But marriages that last fifty years take sweat, blood, heart.  Friendships that encounter flaws take a supernaturally forgiving power that is not inherent to our self-preservation.  Raising children requires you to stay home when you’d rather be out clubbing and chugging.  Serving the homeless and ex-convicts and orphans and the emotionally unstable will demand all your life.  Endorsing justice in the world takes more than a blog post or pink ribbons or an X on your hand.  Love is not love unless it costs you something, and grace is the love that costs you everything.

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Does Your Theology

July 26, 2014 — 2 Comments

Does your theology drive you to your knees to weep for people who disagree?

Or does it provoke a surge of self-righteousness and increased volume and overpowering tactics to prove your point?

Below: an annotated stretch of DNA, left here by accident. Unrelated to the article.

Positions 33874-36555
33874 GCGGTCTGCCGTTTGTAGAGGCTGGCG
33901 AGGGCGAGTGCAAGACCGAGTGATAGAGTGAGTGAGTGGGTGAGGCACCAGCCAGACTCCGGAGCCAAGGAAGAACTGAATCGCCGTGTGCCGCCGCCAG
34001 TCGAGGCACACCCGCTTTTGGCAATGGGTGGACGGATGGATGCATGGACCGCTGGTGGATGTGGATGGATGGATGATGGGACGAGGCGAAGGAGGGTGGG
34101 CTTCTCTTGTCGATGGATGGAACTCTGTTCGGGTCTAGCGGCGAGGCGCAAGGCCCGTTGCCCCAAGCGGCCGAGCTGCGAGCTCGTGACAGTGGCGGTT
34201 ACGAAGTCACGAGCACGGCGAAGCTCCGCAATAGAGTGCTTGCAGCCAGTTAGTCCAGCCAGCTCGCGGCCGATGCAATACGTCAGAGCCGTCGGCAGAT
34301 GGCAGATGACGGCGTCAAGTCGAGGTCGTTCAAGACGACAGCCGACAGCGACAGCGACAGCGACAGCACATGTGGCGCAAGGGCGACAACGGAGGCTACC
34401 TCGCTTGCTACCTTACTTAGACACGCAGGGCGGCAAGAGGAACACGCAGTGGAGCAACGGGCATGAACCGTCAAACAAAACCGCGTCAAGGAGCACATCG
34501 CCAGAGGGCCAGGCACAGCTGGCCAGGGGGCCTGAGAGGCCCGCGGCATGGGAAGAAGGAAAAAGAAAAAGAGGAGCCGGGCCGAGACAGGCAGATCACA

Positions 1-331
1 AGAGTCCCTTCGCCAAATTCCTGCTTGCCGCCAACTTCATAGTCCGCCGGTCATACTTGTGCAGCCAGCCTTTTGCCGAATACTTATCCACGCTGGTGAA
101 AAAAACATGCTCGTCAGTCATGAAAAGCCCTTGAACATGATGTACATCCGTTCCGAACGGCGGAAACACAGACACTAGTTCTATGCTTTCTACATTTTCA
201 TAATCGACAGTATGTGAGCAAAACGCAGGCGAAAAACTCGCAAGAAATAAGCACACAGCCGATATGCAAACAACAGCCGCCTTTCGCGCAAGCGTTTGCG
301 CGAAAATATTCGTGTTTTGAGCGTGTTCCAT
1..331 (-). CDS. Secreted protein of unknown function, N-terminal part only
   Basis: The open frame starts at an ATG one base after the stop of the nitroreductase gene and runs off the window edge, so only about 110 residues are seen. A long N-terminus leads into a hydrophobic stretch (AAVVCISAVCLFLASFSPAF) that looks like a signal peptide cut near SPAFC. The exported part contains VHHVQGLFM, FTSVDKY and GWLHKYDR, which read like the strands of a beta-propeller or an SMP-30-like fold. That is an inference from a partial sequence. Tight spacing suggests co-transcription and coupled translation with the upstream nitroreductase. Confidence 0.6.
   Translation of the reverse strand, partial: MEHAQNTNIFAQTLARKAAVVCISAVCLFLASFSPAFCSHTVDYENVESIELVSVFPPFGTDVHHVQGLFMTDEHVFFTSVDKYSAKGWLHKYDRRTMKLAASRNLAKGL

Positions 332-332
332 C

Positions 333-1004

Does your theology allow room for growth and imperfection and an eye-to-eye understanding of the whole story?

Or does it imprison a person into a one-dimensional caricature who must think exactly you like do, or else?

Does your theology look for ways to love and engage and move in? Or does it look for permission to cut off and shut down and divide?

Does your theology have grace for people with bad theology?

Or did you read this thinking “This is for them and not for me” …?

Without grace, our theology is only posturing, and that’s not what Jesus came to die for.

— J


lovedbythecreator asked:

How do you let God heal you?

Hey there my wonderful friend.  Before I even answer with a whole lot of functional details, may I just say: if you’re going through anything right now, I’m really sorry and I got crazy love for you.  Here’s a prayer even as I’m writing this, and after too.